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Re: Humor in the dhamma

Postby appicchato » Tue Feb 17, 2009 1:58 pm

thecap wrote:Joy is one of the Seven Enlightenment Factors...


True...but what's it got to do with humor?...

Be well...and joyful... :smile:
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Re: Humor in the dhamma

Postby lonewolf » Wed Oct 15, 2014 3:23 am

I do not want to open a new topic since this thread is very related to my question. Laughter can be said to be an effect of humor. Is laughter considered skillful, or unskillful in itself, I know some have really strange sense of humor. So decoupling the act of laughing from the causes, just the act itself, is it wholesome or not?

I read some time ago that music is a form of crying, I am curious how about laughter?
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Re: Humor in the dhamma

Postby cooran » Wed Oct 15, 2014 4:48 am

Hello lone wolf,

Here is a previous thread on Laughter
viewtopic.php?f=16&t=20076

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Re: Humor in the dhamma

Postby lonewolf » Wed Oct 15, 2014 1:30 pm

cooran wrote:Hello lone wolf,

Here is a previous thread on Laughter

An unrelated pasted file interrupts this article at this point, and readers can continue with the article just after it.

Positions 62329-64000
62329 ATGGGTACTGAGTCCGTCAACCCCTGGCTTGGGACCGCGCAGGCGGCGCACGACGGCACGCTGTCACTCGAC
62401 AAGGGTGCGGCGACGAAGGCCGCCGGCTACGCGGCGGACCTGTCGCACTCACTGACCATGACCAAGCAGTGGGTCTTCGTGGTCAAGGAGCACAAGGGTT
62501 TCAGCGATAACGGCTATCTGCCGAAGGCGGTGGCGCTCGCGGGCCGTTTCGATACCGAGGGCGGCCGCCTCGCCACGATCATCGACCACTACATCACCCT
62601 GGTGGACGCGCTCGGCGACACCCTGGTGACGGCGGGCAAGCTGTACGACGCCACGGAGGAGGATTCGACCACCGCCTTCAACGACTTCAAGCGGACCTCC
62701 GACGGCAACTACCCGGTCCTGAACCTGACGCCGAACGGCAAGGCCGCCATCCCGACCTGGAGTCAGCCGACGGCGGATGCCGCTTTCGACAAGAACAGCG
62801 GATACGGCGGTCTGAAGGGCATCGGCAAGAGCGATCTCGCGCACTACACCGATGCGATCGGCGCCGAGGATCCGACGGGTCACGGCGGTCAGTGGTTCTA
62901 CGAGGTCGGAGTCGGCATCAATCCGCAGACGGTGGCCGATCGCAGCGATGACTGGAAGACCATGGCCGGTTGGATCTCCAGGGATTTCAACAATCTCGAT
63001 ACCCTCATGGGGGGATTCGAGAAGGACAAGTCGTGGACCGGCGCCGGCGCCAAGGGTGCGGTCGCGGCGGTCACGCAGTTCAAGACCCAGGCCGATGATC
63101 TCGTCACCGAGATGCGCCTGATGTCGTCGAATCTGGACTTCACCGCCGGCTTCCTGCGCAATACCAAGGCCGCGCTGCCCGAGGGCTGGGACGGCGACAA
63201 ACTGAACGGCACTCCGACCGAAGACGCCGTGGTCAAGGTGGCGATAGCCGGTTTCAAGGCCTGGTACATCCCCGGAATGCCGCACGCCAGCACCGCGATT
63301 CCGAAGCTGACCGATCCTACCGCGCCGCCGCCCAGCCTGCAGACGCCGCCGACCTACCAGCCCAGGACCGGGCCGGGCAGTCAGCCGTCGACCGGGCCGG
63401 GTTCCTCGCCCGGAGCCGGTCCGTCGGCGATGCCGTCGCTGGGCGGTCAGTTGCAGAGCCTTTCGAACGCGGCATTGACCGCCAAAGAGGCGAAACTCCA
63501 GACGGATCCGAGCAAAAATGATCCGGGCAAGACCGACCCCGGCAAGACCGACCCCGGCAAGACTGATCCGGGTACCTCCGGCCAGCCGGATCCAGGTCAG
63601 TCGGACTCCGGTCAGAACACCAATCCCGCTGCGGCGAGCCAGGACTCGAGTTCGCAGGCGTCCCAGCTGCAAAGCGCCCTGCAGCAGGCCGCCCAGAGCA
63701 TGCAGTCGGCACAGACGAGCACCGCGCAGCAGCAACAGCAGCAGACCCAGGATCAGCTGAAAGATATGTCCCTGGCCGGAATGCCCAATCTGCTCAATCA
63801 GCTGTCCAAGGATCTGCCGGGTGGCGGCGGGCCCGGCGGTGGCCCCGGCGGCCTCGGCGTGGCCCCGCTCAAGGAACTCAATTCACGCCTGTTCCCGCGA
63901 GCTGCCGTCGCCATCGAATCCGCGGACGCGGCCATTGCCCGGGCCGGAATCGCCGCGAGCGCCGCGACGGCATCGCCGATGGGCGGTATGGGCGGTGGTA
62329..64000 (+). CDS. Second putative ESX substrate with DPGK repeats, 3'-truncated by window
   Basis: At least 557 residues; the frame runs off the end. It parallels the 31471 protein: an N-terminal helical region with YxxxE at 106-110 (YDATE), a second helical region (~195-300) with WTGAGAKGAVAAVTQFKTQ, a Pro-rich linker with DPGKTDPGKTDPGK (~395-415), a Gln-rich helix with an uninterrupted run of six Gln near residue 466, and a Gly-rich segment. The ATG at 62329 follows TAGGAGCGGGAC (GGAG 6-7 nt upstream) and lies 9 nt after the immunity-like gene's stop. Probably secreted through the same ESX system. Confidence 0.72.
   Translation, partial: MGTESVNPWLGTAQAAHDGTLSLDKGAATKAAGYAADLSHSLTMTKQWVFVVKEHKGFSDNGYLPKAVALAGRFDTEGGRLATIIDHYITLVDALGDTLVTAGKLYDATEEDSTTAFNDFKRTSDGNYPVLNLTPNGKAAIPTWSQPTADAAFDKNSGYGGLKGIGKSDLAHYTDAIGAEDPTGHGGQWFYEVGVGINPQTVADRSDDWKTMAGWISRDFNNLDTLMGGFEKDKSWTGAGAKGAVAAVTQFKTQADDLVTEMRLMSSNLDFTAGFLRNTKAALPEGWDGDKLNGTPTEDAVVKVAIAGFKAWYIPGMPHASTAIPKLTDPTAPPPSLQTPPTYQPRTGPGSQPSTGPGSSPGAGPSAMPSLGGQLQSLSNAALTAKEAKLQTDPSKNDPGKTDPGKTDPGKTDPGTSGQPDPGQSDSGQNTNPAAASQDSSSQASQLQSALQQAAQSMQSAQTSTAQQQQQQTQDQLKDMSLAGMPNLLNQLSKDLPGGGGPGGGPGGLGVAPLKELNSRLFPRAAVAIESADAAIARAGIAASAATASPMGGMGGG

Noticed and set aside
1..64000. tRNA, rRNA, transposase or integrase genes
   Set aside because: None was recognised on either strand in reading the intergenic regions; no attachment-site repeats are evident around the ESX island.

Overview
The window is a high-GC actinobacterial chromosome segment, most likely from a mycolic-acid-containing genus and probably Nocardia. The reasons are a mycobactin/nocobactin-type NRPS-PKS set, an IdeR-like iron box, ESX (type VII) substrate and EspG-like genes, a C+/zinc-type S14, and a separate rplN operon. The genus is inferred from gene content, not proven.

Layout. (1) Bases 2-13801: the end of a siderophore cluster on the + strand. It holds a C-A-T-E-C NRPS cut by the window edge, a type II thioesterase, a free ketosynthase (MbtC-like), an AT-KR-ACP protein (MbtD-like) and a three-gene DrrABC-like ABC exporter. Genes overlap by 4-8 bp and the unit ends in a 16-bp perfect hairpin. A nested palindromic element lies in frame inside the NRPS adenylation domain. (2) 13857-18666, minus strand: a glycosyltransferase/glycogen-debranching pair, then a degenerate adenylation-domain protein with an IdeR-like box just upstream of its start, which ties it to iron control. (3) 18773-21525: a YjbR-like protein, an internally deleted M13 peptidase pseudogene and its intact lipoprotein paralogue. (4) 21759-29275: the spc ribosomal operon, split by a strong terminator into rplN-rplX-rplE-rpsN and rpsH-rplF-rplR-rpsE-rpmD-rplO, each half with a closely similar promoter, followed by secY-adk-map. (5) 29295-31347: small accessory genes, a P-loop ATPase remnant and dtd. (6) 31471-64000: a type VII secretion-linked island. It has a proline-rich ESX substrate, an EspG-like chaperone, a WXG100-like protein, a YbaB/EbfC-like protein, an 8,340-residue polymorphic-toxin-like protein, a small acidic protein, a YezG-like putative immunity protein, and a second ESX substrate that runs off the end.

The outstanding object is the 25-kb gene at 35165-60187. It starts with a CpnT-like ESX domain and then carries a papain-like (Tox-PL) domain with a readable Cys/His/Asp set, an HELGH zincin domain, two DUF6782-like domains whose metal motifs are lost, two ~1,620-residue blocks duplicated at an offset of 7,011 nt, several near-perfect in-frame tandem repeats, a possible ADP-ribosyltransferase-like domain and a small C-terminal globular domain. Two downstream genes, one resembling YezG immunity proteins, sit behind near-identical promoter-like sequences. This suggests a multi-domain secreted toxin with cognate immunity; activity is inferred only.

viewtopic.php?f=16&t=20076

With metta,
Chris


Hi cooran,

Thank you Sir. I read the thread, and it seems opinions vary, though skewed towards unskillful. Wonder if one can laugh mindfully, seems like an unlikely event.

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Re: Humor in the dhamma

Postby silver surfer » Wed Oct 15, 2014 4:53 pm

Can't remember exactly but I'm sure I read somewhere that "quality humor" could even be considered a lifestyle for the wise. And I have to agree with it. I knew one of those :quote:wise old men, met him at a football game and we sort of kept in touch, and I really had the utmost respect for his sense of humor. He always made me laugh and think hard at the same time :D He said extremely clever and funny things always at the right time, and he always nailed it.